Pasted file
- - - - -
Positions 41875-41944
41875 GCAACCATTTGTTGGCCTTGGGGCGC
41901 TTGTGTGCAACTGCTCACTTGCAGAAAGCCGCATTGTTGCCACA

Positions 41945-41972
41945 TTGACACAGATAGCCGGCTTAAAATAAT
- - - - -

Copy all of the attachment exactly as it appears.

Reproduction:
Positions 41875-41944
41875 GCAACCATTTGTTGGCCTTGGGGCGC
41901 TTGTGTGCAACTGCTCACTTGCAGAAAGCCGCATTGTTGCCACA

Positions 41945-41972
41945 TTGACACAGATAGCCGGCTTAAAATAAT